Super Sunday Soccer At Shimizu S-Pulse In Shizuoka

There are four J-League teams based in Shizuoka prefecture and they were all playing at home on the last weekend in April. J3 side Fujieda MYFC were the only team to play on the Saturday so that was a given. The other three sides all had Sunday fixtures so I had to decide between seeing J3 team Azul Claro Numazu, Jubilo Iwata (where former Celtic hero Shunsuke Nakamura now plays) or Shimizu S-Pulse. Ultimately I chose the latter as I wanted to go to a top flight game and Shimizu was slightly the closer to our base in Ito.

Look closely and Mount Fuji can just about be made out through the circular architectural piece (below) situated just outside Shimizu station from where I took the bus six kilometres to the IAI Stadium Nihondaira.


It was a sweltering day and the kid below came up to me and spoke in English about Leicester City as I was again wearing my shirt as I can get away with wearing it at S-Pulse games due to Shinji Okazaki (whose name is on the back) starting his career with them. He said he loved Leicester City and particularly Vardy, Mahrez, Drinkwater and Schmeichel. Good lad!


In the meantime, I bought a ticket (3000 yen) for the home end behind the goal and then walked round the stadium a bit to see exactly where Mount Fuji was. En-route to Shimizu it had been clearly visible from the train window and it was still pretty impressive.


There is something of a football community in Japan for foreigners interested in the local game which I have made a slight dent in with my “contributions” to J-Soccer Magazine and the J-Talk podcast. Barry Valder has long been a far more prominent correspondent for both media outlets (he’s written a book about watching football in Japan too) and someone I have tweeted occasionally so I thought I’d drop him a line the night before regarding any advice on getting to the stadium and after an exchange of tweets we agreed to meet which I really wasn’t expecting. He very kindly took me under his wing and introduced me to his group of friends in the concourse pre-match.


Too many half decent grounds in Japan are so often ruined by a running track circling them so it was really nice to be present at a more traditional four-stand rectangular ground similar to the ones at Kashiwa and Omiya, for example. Now I’ve complained about the unreserved seating system in Japan many times but for once it worked in my favour as Barry and his friend had an empty seat next to them so we watched the match together from a great vantage point behind the goal.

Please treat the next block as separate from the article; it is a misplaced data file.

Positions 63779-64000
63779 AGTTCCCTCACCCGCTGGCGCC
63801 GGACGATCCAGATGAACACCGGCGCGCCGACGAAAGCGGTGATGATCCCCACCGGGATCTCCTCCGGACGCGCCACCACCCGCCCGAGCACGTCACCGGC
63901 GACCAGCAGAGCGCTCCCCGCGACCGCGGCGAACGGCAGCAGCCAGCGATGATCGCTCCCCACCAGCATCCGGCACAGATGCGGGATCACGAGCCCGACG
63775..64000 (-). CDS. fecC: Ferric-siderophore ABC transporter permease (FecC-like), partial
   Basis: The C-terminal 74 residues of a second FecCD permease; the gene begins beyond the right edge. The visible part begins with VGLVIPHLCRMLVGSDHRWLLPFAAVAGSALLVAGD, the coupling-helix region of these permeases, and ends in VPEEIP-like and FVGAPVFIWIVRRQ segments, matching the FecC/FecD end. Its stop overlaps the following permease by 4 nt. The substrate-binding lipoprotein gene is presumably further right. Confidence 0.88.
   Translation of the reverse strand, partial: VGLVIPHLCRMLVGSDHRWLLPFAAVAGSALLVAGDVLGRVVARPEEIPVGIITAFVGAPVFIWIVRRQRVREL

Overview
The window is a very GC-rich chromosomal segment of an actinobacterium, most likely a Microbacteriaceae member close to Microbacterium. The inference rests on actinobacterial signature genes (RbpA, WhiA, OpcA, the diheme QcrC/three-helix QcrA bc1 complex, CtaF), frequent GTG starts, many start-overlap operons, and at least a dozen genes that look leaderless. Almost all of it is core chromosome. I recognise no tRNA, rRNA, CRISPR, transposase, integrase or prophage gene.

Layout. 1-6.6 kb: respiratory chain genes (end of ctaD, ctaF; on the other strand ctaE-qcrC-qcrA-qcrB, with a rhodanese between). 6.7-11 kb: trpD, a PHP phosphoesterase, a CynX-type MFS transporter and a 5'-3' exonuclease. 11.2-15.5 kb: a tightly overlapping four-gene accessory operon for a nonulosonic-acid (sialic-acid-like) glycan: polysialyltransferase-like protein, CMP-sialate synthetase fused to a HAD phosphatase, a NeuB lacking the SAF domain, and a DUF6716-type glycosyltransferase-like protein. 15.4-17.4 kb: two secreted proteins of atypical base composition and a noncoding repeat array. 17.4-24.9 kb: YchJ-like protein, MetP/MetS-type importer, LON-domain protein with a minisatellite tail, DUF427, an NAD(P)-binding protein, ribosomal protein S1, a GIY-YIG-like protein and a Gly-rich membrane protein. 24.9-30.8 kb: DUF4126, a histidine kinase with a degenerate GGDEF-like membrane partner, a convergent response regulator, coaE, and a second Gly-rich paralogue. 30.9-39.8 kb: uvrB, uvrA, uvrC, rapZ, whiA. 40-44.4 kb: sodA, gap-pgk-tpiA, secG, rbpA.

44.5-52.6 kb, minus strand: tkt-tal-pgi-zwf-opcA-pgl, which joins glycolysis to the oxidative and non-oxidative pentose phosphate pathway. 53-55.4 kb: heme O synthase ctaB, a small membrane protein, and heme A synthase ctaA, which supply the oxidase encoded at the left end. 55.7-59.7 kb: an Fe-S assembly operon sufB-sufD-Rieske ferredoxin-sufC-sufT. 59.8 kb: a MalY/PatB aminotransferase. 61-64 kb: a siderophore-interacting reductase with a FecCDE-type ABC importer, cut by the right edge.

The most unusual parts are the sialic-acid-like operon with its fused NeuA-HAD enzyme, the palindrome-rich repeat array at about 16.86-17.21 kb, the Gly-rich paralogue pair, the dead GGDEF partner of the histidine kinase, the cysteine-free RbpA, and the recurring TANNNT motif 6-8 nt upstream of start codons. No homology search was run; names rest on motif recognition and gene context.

The atmosphere was great too and I was right among it as the drummers (a staple of Japanese football grounds) were very close by.


Vegalta’s Brazilian striker Chrislan opened the scoring from the penalty spot (below) following a rather dubious foul. He soon added a second from close range following a defensive lapse in concentration from S-Pulse. They didn’t learn from that error which allowed the away team to get another one which I felt painted a rather false picture of what had been a much closer game.


15,228 were in attendance but sadly my presence amidst the S-Pulse faithful didn’t result in the positive outcome like it did back in July of last year when I witnessed a thrilling late come back for S-Pulse to win 4-3 at JEF United. It’ll be tough to top that match for on the field excitement but this match will very much be remembered for a great stadium as well as the warm and friendly welcome from my host.

Final Score: Shimizu S-Pulse 0-3 Vegalta Sendai


With two football matches during my first two days of the Golden Week holiday I had hardly spent any time with my wife and her parents which I felt a little bad about but there were still seven more days for us all to do stuff together. As it was, I think my wife had barely even noticed my absence as she was far too occupied with her number one love!


Follow Barry on Twitter: @spulseukultras

Click here to read ‘Free All-You-Can-Drink Japanese Sake At A Football Match? Surely Not!’

About tokyofox

A Leicester City fan teaching English in Japan
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